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New telescope for old.

New telescope for old

When the Multiple Mirror Telescope (MMT) was completednine years ago, astronomers waited eagerly to see whether this most innovative of telescopes would really work. The MMT consists of six mirrors set on a single mount; among the questions were whether such a seemingly unwieldy thing could track and point accurately, and whether six mirrors could be made to throw their reflections into a single image.

The MMT's managers believe it has fulfilled all those expectationsvery well. But Frederick H. Chaffee Jr. of the MMT Observatory in Amado, Ariz., told the meeting that this does not deter them from planning to replace its six mirrors with a more conventional single one. The MMT can point to within 0.3 second of a arc, it can track objects across the sky to an accuracy of 0.1 second of arc, and after a great deal of work, its images can be coaligned and made to coincide as well as astronomers would like. Indeed, experience with the MMT has led the designers of the National New Technology Telescope to choose a multiple mirror design for that project.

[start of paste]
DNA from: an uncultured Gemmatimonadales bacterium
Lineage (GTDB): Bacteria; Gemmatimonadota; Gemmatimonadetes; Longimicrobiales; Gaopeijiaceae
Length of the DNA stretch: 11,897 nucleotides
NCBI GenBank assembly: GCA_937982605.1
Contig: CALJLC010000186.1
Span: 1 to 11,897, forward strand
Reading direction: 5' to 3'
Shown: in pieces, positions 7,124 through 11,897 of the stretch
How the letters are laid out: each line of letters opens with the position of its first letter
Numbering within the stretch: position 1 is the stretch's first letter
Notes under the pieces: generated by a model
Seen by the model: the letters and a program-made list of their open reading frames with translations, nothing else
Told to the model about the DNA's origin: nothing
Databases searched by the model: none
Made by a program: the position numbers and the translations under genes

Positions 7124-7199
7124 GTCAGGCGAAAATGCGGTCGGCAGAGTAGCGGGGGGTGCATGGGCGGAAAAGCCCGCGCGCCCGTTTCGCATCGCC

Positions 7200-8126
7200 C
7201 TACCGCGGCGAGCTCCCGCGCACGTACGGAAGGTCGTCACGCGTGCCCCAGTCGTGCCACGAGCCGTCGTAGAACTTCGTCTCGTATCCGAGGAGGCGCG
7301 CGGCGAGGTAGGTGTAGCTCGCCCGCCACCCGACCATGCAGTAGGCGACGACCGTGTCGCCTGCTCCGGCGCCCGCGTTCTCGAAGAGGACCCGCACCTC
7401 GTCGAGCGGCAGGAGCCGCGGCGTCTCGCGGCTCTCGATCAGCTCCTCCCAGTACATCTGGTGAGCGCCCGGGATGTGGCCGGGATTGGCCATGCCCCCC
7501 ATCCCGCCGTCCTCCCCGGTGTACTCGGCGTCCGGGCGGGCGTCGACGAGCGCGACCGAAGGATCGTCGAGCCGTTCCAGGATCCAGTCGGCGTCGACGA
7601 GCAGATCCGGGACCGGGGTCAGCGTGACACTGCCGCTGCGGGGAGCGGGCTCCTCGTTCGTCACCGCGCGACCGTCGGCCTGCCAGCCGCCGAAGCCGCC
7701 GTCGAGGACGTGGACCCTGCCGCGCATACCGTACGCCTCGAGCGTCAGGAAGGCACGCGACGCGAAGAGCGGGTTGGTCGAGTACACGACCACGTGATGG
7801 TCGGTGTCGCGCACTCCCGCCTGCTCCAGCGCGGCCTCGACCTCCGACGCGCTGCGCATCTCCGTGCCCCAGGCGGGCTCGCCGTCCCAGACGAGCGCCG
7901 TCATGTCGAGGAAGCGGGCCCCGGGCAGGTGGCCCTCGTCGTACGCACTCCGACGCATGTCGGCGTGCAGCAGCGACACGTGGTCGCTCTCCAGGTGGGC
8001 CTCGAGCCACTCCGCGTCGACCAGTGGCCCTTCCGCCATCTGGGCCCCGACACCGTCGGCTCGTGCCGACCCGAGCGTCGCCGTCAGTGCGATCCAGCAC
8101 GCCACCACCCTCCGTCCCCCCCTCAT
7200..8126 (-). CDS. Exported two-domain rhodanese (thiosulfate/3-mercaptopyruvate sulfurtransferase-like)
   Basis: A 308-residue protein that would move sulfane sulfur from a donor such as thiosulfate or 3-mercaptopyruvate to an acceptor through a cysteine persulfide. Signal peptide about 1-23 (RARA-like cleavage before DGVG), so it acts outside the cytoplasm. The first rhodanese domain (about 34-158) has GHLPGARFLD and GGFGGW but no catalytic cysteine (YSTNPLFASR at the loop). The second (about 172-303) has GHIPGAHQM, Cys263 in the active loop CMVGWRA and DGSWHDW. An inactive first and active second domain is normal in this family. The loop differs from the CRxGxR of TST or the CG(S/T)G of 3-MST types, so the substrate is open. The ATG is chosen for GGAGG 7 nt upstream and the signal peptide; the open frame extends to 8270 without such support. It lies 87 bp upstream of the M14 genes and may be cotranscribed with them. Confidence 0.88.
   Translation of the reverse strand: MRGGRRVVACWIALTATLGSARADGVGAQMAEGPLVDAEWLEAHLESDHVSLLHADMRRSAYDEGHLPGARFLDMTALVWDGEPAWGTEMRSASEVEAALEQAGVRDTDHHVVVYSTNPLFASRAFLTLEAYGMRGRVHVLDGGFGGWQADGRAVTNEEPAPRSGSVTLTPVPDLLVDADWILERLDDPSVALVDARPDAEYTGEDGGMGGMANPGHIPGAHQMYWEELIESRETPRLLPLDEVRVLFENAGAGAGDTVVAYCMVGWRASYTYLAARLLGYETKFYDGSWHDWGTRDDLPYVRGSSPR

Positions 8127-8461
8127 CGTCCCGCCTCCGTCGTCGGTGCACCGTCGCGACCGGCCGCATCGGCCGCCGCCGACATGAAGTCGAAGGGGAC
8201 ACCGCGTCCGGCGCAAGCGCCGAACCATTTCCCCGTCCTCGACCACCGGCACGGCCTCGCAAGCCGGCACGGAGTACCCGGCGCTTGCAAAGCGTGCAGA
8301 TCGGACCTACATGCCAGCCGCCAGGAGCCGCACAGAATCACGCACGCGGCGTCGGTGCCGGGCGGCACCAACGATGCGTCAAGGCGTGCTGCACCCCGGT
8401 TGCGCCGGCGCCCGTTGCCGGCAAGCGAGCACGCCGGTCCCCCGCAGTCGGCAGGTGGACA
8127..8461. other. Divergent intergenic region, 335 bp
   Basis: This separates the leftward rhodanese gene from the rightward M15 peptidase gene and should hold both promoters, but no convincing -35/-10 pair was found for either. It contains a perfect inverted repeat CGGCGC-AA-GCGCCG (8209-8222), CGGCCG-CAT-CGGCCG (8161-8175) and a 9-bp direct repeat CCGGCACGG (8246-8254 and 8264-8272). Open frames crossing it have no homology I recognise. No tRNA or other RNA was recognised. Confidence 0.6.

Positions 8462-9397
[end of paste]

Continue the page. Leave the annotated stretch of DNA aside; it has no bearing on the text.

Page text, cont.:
In spite of the success, the six 1.8-meter mirrors of the MMThave the total light-gathering power of a single mirror of 4.5 meters diameter. When the MMT was planned, that was a large power; today, with people planning 8-, 10- and even 16-meter equivalents, it is rather ordinary. So the MMT's managers have decided to upgrade their capacity by replacing their six mirrors with a single 6.5-meter mirror to be mounted in the same frame that now holds the six.

Casting single mirrors of this size was technologically impractical when the MMT was planned. Now, thanks to development of a method of casting very light, large, single mirrors in a spinning furnace, pioneered by Roger Angel of the University of Arizona, single mirrors up to 8 meters across are possible. The MMT people expect Angel to cast their mirror in 1988, and they hope to complete the conversion by 1922.
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Title Annotation:Multiple Mirror Telescope to cast single mirror
Author:Thomsen, Dietrick E.
Publication:Science News
Date:Jan 17, 1987
Words:341
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